World

Deep disparities define today’s energy world. The dissonance between well-supplied oil markets and growing geopolitical tensions and uncertainties. The gap between the ever-higher amounts of greenhouse gas emissions being produced and the insufficiency of stated policies to curb those emissions in line with international climate targets. The gap between the promise of energy for all and the lack of electricity access for 850 million people around the world.

World

Key energy statistics

Total primary energy supply, 2017

Global energy consumption in 2018 increased at nearly twice the average rate of growth since 2010, driven by a robust global economy and higher heating and cooling needs in some parts of the world. As a result, global energy-related CO2 emissions rose 1.7% to a historic high of 33.1 Gt CO2.

Global energy-related carbon dioxide emissions by source, 1990-2018

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Annual change in global primary energy demand, 2011-2018

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Global outlook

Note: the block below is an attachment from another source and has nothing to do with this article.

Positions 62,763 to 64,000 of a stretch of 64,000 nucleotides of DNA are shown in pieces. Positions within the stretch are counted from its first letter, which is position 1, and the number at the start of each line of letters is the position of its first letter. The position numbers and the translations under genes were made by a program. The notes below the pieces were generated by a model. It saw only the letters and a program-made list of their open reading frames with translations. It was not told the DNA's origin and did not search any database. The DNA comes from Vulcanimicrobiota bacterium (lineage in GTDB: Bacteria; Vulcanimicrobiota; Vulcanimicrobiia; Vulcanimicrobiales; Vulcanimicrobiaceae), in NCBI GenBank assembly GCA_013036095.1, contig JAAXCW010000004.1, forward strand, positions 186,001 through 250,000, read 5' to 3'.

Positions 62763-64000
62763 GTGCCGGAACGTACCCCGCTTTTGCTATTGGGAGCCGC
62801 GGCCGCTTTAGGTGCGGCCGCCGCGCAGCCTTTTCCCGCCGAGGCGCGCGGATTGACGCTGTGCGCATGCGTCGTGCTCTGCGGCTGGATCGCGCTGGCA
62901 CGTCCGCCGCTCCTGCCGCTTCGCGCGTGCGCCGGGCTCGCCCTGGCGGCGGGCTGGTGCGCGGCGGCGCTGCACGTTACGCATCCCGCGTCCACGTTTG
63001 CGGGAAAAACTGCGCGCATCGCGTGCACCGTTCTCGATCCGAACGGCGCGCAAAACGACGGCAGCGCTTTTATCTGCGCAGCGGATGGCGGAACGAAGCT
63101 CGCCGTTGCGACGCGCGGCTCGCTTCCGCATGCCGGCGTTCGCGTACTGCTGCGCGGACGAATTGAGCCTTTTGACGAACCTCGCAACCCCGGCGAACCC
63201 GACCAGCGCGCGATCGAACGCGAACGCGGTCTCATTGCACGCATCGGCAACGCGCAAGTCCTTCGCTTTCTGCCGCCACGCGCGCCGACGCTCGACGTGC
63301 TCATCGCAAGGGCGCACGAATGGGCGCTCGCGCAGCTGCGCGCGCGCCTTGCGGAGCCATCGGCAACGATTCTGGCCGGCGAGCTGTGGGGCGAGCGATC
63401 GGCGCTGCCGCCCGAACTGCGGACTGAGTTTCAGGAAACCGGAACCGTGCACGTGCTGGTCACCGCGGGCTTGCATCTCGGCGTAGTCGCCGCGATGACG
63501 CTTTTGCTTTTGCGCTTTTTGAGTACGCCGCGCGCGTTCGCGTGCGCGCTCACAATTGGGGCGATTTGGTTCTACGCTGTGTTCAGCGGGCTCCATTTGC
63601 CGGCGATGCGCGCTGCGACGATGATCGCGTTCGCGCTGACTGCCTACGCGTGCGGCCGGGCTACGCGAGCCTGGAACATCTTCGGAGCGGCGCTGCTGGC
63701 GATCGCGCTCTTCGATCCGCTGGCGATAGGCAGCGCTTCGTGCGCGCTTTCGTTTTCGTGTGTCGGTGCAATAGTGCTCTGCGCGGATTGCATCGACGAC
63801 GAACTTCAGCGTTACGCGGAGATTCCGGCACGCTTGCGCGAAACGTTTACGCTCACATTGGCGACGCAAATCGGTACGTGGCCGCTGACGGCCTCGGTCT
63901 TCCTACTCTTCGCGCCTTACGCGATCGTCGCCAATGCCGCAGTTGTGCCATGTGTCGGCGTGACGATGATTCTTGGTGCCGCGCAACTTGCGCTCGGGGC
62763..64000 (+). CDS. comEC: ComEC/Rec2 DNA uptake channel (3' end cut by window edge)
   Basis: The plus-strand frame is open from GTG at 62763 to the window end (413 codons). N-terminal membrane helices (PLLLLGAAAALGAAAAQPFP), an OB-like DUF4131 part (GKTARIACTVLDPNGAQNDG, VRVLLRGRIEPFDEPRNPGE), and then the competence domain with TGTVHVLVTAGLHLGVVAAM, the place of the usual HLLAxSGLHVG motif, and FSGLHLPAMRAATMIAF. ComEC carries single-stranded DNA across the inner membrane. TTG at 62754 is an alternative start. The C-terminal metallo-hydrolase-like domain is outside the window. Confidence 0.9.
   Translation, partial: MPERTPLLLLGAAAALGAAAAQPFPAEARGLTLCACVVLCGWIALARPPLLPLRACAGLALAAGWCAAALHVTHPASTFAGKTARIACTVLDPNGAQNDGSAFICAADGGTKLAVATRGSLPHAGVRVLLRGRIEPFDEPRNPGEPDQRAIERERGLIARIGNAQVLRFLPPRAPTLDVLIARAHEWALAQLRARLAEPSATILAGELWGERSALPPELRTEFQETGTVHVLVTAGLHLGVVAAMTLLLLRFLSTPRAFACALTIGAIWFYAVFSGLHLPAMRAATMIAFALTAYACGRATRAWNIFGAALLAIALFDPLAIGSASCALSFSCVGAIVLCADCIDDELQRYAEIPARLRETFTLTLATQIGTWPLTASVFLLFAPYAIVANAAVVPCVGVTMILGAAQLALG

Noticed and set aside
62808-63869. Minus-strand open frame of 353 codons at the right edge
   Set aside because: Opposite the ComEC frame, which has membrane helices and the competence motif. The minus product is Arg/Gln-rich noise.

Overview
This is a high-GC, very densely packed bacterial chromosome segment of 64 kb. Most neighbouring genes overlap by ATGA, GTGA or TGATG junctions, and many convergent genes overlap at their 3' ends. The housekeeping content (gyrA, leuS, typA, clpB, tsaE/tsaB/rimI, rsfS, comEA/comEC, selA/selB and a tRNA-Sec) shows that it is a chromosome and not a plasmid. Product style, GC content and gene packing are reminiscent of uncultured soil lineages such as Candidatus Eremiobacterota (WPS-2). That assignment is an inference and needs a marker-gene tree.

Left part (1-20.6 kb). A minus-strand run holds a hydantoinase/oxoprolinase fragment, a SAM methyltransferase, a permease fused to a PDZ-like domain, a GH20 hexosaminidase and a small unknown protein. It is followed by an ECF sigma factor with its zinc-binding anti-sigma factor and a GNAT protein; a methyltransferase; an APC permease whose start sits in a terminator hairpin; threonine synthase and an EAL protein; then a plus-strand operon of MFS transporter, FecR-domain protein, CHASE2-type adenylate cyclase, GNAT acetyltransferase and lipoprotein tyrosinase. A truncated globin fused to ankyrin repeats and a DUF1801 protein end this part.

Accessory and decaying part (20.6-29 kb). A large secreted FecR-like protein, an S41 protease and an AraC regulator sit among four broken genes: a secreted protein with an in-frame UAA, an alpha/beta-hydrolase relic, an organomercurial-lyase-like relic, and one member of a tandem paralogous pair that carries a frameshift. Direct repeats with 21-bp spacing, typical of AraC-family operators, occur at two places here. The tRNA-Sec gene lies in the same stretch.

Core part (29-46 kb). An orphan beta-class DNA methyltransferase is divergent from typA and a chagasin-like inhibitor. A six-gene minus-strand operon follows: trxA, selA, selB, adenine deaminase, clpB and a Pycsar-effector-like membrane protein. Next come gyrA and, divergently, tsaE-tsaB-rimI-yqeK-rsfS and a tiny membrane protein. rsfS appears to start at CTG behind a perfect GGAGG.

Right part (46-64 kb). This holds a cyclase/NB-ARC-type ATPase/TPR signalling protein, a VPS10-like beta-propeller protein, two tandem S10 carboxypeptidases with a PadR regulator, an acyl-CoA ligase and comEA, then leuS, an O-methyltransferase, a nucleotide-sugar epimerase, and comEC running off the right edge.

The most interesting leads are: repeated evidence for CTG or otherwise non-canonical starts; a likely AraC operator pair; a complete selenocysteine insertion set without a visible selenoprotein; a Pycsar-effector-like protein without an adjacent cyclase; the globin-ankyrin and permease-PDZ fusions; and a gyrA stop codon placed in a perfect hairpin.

The future outlined in the Stated Policies Scenario is still well off track from the aim of a secure and sustainable energy future. It describes a world in 2040 where hundreds of millions of people still go without access to electricity, where pollution-related premature deaths remain around today’s elevated levels, and where CO2 emissions would lock in severe impacts from climate change.

Achieving the Sustainable Development Scenario – a path fully aligned with the Paris Agreement aim of holding the rise in global temperatures to well below 2°C and pursuing efforts to limit it to 1.5°C – requires rapid and widespread changes across all parts of the energy system. Sharp emission cuts are achieved thanks to multiple fuels and technologies providing efficient and cost-effective energy services for all.

CO2 emissions reductions by measure in the Sustainable Development Scenario relative to the Stated Policies Scenario, 2010-2050

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Energy investment

Energy investment remained at $1.85 trillion in 2018 while a rise in fossil fuel supply investment offset lower power and stable efficiency spend. Despite the shift, power was the largest sector for the third year in a row.

Today’s capital allocation would need to shift rapidly towards cleaner sources and electricity networks in order to align with the Sustainable Development Scenario and the Paris Agreement.

Global energy investment in 2018

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